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Poetry by Owen Sinclair

Wandering from one place to another,
A cloudless Meanjin sky one summer,
I passed the print of a eucalypt leaf:
Veins, margins, stem typed on Camp Hill concrete.
And though I was only just passing by
I retraced my last step and wondered why
The owner of this print had decided
To shed its stamp so the two collided

I imagined that it was some gesture
Proclaimed: “In this everlasting picture
Behold bona-fide immortality –
All that of humans is just parody.”
Soon the Arbor Force, all in a lather
That one of their own should seek such glamour
(One observer, who shall be named Henry,
Believes this due quite simply to envy),
For this transgression of tree modesty
Called the Arbor Council to assembly,
Who ruled that no tree shall hold communion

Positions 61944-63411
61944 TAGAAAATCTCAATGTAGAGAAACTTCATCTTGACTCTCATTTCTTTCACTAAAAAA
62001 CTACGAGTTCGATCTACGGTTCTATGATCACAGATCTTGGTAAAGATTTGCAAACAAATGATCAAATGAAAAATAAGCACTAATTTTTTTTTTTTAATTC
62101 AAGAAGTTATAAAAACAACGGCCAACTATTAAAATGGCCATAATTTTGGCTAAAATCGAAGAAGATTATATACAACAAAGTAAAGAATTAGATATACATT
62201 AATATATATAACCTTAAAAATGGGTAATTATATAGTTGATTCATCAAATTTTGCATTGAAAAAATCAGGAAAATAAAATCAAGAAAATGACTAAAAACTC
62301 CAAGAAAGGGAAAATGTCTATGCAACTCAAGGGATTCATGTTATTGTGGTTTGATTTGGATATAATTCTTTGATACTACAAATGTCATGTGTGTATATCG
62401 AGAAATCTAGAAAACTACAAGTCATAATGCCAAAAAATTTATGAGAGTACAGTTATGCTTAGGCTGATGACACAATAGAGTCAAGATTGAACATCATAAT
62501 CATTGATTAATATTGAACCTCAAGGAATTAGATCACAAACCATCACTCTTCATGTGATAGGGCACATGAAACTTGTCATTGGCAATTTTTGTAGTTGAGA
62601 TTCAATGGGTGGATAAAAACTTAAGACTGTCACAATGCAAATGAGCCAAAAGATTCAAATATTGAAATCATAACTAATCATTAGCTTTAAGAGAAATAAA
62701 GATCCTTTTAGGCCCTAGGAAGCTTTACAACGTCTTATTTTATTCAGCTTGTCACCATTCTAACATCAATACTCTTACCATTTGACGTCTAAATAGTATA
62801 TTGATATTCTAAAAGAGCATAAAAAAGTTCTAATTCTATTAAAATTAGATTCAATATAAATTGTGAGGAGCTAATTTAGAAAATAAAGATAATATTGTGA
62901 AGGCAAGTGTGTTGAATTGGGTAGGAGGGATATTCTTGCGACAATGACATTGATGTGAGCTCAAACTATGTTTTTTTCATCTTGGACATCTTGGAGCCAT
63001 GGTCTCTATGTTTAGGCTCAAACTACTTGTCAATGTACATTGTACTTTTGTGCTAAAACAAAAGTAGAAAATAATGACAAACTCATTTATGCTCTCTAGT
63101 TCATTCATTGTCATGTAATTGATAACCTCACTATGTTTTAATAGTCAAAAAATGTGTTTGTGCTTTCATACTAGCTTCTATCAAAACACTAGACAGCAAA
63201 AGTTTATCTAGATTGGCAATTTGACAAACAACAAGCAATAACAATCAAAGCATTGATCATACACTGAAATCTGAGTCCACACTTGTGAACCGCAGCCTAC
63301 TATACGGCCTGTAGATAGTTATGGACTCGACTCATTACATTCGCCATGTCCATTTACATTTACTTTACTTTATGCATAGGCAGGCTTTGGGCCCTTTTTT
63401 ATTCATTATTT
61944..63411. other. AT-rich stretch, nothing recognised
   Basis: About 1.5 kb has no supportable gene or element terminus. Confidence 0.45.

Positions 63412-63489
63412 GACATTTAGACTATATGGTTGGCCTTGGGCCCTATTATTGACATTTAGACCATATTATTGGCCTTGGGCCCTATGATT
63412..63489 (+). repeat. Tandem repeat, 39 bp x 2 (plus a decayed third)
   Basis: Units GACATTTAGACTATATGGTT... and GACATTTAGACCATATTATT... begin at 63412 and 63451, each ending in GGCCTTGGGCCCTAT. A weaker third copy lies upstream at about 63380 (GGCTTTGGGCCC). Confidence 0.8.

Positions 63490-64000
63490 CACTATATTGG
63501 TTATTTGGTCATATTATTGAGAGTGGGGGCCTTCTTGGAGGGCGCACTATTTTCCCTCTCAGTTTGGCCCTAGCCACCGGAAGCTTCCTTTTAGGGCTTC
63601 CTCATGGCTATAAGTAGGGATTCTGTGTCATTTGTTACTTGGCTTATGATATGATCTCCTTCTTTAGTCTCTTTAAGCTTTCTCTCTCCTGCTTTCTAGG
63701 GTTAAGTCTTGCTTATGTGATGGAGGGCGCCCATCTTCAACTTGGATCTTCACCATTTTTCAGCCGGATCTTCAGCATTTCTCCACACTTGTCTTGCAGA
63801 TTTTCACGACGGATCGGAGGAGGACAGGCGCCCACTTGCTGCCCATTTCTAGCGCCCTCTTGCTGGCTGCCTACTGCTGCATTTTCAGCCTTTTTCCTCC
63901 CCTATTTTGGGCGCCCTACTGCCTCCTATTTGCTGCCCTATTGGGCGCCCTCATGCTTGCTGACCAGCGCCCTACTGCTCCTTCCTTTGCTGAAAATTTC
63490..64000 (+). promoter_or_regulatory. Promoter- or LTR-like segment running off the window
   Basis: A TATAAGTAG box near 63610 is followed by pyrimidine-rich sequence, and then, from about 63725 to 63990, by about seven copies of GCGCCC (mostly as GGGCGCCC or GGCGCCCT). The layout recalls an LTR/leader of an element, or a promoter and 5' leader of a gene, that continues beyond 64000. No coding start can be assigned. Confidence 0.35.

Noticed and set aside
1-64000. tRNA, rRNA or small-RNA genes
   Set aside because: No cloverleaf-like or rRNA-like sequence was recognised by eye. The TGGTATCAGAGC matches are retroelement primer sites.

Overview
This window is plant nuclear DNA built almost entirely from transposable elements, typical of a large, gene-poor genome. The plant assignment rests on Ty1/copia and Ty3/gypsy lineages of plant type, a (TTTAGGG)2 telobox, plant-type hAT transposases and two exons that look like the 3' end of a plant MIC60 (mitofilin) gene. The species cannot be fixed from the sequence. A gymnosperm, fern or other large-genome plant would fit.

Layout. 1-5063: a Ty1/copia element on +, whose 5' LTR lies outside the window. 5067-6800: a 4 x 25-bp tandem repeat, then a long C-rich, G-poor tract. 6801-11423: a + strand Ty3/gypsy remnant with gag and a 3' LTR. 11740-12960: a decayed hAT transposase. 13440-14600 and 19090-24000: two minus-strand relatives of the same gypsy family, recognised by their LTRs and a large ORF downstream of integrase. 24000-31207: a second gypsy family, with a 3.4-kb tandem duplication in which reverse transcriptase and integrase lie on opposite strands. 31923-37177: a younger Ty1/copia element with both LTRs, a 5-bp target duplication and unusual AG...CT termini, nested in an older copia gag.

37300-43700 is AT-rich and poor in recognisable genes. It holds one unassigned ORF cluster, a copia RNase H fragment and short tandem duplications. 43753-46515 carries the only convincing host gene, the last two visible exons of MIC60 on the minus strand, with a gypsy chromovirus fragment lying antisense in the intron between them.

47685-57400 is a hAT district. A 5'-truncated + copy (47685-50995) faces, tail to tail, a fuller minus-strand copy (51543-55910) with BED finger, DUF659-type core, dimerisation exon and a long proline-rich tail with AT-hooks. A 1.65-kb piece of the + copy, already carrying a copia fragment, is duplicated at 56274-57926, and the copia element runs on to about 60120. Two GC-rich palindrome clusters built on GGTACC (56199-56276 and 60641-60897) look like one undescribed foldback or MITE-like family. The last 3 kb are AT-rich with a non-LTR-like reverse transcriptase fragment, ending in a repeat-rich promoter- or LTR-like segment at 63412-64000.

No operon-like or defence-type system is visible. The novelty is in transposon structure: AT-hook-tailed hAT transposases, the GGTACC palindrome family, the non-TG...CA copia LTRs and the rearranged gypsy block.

With idle fame nor concrete solution.
Signed this day in the year of our Lord
Twenty-twenty-four. Assent from the Board
Unanimously granted: from henceforth
Offenders to be clipped before the court.

I should like to think it isn’t so wrong
To hope for a legacy when I’m gone:
To show where I’d been and what I’d become;
The paths I walked ‘till my walking was done.

So perhaps I will take the example
Of a eucalypt tree down in Camp Hill.

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Author

  • Owen Sinclair

    Owen Sinclair studies a dual degree in Arts/Science majoring in English, Political Science and Geographical Science. Owen is passionate about writing, climate change, and the politics of the environment.

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